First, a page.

It is yet to be seen if this process will be enough to keep the Solar Roadways operating under optimal performance (100% clean surfaces), but it will certainly put a dent in a potential problem. There will be some obvious obstacles such as oil spills, sandstorms, storm debris, etc. Here's the worst case scenario: if all else fails, we can replace snow plows with street sweepers (vehicles with large rotating brushes). They're used here in Idaho in the spring to clear the roads of the sand that was used for traction during the winter months. Again, this is worst case and only if the self-cleaning properties of the glass aren't enough to do the entire job.

How much power can you expect to get out of a one-mile stretch of road?

One mile = 5280 feet. Our Solar Road Panels are 12' by 12'. Therefore, it will take 5280/12 = 440 panels to create one mile (one lane, 12 feet wide). Each panel is expected to produce 7600Wh of electricity daily based on 15% efficiency and four hours of sunlight per day (for more details, see the Numbers page).

440 times 7600Wh = 3.344MWhr per lane per mile. So a typical four lane highway will produce 13.376MWhr per mile, based on four hours of sunlight per day.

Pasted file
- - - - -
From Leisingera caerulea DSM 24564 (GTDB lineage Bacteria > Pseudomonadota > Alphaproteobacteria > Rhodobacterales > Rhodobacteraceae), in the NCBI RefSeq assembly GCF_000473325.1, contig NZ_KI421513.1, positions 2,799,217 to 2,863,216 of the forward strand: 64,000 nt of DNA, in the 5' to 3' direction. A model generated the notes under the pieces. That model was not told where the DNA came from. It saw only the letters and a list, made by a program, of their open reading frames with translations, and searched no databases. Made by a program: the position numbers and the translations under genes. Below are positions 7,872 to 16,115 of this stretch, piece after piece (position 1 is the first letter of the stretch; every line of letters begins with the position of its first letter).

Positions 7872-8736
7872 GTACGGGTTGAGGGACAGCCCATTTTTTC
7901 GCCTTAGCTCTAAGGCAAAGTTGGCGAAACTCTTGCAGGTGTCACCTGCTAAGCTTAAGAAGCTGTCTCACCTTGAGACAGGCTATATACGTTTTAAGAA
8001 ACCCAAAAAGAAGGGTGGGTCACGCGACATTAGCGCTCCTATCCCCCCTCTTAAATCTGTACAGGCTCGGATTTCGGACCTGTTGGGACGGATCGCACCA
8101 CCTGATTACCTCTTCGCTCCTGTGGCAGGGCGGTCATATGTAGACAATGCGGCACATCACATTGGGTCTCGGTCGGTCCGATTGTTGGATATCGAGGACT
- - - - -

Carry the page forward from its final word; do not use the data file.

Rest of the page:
According to a 2007 study by the Energy Information Administration, the average American home used 936kWh per month. Dividing this number by 30 will give us an average need of 31.2kWh per day. Dividing this number into the 13.376MWhr per mile, gives us approximately 428. That's how many American homes can go "off-grid" for every mile of 4-lane Solar Roadway. We can wean ourselves off coal. Again, that's based on four hours of sunlight per day.

What will an earthquake do to a Solar Roadway?

While we haven't had a chance to test it yet, we understand that an earthquake can be catastrophic for a road of any type.

Earthquake damage image

Earthquake damage image

Earthquake damage image

Basically, any such force that could destroy an asphalt or concrete road would have a similar result with a Solar Roadway. Power will not be lost however: only the damaged panels near the fault line will stop producing.